Pfizer-BioNTech and Astrazeneca vaccines expected in Africa in late January
The Ministry of Foreign Affairs has announced on Wednesday that Nigeria and other African countries will receive COVID -19 vaccines come to the end of January 2021.
Dr. Ngozi Okonjo-Iweala has revealed this in Abuja while in a closed-door meeting with Geoffery Onyeama, the Minister of Foreign Affairs.
“As long as one person has it in the world, no one is safe. And that is why poorer countries, lower-middle-income countries like Nigeria, need to get it as quickly as possible”, she was quoted as saying.
Okonjo-Iweala is the African Union Special Envoy on mobilising international economic support for the continental fight against COVID-19 and Nigeria’s candidate for the Office of the Director-General of the World Trade Organization.
She revealed that the international initiative involved the World Health Organization, the Coalition for Epidemic Preparedness Innovations (CEPI), GAVI, and the international community, to get vaccines delivered to developing and poorer countries, in an affordable manner and quickly.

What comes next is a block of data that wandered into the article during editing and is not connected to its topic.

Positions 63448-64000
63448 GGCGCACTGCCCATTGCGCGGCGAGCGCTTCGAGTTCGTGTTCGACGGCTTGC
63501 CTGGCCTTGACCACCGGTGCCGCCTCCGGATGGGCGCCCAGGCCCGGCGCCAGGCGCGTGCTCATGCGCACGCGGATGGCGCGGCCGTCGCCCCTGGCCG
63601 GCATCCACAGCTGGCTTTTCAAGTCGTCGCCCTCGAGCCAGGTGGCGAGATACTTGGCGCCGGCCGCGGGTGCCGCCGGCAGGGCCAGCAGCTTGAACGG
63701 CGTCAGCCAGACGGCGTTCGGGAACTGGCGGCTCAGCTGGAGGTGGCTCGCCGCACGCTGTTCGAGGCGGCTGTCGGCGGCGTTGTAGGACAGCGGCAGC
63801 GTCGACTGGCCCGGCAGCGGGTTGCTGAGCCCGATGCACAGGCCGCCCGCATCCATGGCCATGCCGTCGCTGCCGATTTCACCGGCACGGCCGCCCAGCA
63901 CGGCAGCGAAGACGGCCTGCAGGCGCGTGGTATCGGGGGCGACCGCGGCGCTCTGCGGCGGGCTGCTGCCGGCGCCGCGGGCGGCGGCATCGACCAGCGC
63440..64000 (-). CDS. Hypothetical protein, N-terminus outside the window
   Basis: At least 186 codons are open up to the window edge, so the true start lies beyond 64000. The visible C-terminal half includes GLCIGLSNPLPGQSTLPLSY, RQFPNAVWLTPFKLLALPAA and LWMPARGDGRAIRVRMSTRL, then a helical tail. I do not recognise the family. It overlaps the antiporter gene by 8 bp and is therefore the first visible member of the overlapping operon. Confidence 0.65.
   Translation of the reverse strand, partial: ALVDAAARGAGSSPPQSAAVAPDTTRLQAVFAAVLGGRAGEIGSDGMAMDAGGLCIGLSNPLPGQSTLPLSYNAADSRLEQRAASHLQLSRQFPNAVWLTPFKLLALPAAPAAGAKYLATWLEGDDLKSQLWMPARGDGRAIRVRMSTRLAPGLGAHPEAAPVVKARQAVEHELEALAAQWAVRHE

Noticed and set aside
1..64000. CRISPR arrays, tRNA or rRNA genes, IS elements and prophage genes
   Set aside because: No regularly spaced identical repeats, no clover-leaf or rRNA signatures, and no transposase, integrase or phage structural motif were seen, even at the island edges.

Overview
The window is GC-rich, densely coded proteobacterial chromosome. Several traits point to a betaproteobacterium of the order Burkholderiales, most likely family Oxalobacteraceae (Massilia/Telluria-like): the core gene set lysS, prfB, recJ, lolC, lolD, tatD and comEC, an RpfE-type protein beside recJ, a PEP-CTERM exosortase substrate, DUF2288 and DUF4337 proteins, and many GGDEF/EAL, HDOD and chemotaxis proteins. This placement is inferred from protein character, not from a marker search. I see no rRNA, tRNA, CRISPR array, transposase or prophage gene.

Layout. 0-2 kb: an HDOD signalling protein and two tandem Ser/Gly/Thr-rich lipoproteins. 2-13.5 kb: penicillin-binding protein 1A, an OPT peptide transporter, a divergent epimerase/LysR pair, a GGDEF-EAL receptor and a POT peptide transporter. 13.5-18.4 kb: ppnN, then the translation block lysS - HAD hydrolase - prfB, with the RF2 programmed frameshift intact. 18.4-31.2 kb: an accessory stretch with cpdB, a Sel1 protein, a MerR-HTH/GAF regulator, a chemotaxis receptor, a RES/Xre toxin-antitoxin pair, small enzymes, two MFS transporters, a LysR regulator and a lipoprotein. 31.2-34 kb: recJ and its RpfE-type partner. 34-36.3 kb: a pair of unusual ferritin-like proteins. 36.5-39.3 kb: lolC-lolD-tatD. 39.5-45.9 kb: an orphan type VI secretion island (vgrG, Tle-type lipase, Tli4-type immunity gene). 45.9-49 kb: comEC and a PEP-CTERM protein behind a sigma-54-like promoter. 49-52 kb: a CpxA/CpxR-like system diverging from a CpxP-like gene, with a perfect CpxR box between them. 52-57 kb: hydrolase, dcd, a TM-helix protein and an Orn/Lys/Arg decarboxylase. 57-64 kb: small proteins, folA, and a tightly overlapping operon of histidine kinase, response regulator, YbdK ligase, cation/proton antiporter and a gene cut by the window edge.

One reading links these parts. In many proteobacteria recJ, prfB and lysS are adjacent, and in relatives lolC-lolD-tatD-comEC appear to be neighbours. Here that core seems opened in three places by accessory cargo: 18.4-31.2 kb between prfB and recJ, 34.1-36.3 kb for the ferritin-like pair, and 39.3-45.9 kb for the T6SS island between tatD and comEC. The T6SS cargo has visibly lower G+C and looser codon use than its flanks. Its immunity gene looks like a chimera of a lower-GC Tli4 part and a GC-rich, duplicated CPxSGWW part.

According to her, the Pfizer vaccine and the AstraZeneca were presently being negotiated so that poor countries don’t have to stand in a queue behind rich nations.
Okonjo-Iweala has warned African countries to avoid smugness, while she demonstrated Africa being blessed and not having the COVID-19 incidence rate as Western countries.
The former finance minister recounted:
“That a platform called the COVAX facility had been developed with 186 countries on board, saying that the side interested in serving the poor countries had 92 countries, for which resources have been raised to try and get the vaccines to them quickly”.
“So, the Pfizer vaccine, the AstraZeneca, those are being negotiated now so that poor countries don’t have to stand in line behind rich countries”.
“So, we hope they are starting by the end of January. We will be able to reach these countries, including most of the African countries, Nigeria included, will be able to get access to some of these vaccines”.
“Initially, it will be for frontline health workers, followed by some other target groups – older people, those with underlying conditions and then, from there, the rest of the population”.
“I think the COVAX facility can cover maybe 20-23 percent of the population by the end of next year”, Okonjo-Iweala said.